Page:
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City shelter for rebels on deadly mission

Calcutta, June 26: Top Naxalite leaders apparently met at a city hotel early this month to draw up a hit list.

An IPS officer and three officers of the deputy superintendent rank are said to have featured on the dossier they prepared.

Police sources said the CPI (Maoist) extremists have adopted a resolution to eliminate West Midnapore police chief Ajay Nand, deputy superintendent of the CID's special operations group Subhankar Chatterjee, Intelligence Branch deputy superintendent Humayun Kabir and Shyam Singh, the West Midnapore deputy superintendent, operations.

The decision, ratified by the Naxalite outfit's 'Calcutta central committee', was circulated to its district and zonal committees with a set of instructions ' including one to implement the decision at the earliest.

'The meeting, on June 3, was presided by Koteshwar Rao alias Kishanji, a top-level leader from Andhra Pradesh who is the chief of the extremists' action squad, which operates in Bengal and Jharkhand. The members were asked to execute the decision as soon as possible,' said a police officer.

After the meeting, the CPI (Maoist) central committee prepared the five-page instruction manual for the district and zonal committee members. 'It was undersigned in the name of Bimal, Kishanji's code name,' the officer said.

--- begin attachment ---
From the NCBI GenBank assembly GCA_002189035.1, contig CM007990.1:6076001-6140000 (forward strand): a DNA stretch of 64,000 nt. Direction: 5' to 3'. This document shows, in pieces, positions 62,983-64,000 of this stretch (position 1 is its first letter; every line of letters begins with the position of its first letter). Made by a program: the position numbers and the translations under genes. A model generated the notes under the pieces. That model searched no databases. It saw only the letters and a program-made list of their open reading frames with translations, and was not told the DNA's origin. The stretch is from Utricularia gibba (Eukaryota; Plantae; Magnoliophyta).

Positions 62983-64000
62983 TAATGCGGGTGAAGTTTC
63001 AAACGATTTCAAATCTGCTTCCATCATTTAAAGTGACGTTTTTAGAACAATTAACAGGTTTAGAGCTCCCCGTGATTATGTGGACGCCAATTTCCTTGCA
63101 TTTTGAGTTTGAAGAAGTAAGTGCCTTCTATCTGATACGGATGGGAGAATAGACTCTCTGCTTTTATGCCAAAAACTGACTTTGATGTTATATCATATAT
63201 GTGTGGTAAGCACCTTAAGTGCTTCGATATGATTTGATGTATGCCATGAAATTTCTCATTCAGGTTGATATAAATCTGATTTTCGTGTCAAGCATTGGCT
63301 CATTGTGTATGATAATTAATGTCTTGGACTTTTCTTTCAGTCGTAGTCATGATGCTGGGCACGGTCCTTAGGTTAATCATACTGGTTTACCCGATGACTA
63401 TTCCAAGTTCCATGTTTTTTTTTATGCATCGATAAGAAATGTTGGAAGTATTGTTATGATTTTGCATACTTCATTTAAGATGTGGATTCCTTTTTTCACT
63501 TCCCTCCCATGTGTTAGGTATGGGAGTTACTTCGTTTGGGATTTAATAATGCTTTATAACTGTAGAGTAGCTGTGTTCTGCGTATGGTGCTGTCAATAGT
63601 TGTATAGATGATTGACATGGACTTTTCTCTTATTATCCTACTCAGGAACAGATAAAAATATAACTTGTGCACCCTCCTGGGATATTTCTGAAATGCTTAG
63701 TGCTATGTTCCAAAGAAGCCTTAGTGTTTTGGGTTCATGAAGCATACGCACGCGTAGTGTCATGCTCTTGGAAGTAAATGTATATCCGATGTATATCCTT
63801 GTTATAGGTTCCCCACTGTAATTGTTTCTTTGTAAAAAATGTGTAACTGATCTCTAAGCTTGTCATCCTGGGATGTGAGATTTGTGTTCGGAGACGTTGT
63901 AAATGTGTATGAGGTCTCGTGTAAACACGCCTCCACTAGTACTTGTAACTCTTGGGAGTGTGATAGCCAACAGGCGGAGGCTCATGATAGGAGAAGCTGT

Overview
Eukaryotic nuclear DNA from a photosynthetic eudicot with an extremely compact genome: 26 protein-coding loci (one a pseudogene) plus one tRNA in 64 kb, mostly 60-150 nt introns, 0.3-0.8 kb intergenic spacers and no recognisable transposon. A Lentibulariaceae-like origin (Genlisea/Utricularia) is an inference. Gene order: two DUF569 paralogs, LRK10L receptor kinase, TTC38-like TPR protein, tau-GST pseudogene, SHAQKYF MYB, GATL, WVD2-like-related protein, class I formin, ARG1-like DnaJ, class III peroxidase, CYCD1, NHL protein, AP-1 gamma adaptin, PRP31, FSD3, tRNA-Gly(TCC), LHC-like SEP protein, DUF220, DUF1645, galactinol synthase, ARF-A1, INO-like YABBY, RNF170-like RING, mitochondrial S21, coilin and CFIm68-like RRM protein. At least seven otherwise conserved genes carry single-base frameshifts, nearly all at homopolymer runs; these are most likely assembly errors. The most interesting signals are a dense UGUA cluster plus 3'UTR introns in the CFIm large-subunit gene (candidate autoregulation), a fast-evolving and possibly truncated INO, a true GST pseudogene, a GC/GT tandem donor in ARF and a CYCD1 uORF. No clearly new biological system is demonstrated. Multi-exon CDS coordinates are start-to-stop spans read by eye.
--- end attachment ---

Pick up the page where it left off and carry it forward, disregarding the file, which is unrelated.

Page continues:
The sources said the details of the meeting came to light during the interrogation of four 'key members of the Calcutta committee' who were picked up from different parts of the city on June 16.

Dipanjan Mukherjee and Kanika Debnath were held from Ultadanga and Jorabagan in north Calcutta and Sabyasachi Goswami was detained from Khardah on the northern fringes of the city.

The next day, Special Branch officials rounded up Kanika's husband Arup from somewhere in east Calcutta.

'The documents recovered from their possession revealed their future plans, including killing policemen. The Naxalites have these days changed their action plan in the wake of intensified vigil,' said a CID officer.

A home department official said security has been tightened for the officials whose names feature on the hit list.

After going through documents seized from the arrested rebels, the police have realised that the rebels are often a few steps ahead of them.

'The top level of the organisation knows every detail of the governments' strategy. They know that the Indian Air Force has allotted eight helicopters for Chhattisgarh police to combat Naxalites. They also know the names of the officers who have been given the specific task of tackling the extremists,' an officer said.

'They also know how we communicate with our counterparts with the help of the Internet and satellite phones.'

Another officer said the heat had been stepped up on the rebels in West Midnapore with the allocation of fresh funds and personnel. 'A special force involving 14 officers was set up on June 2 to combat the Maoists. Earlier, Rs 13 lakh was allotted for the district,' an officer said. Some former rebels are now paid between Rs 5,000 and Rs 20,000 for tip-offs.

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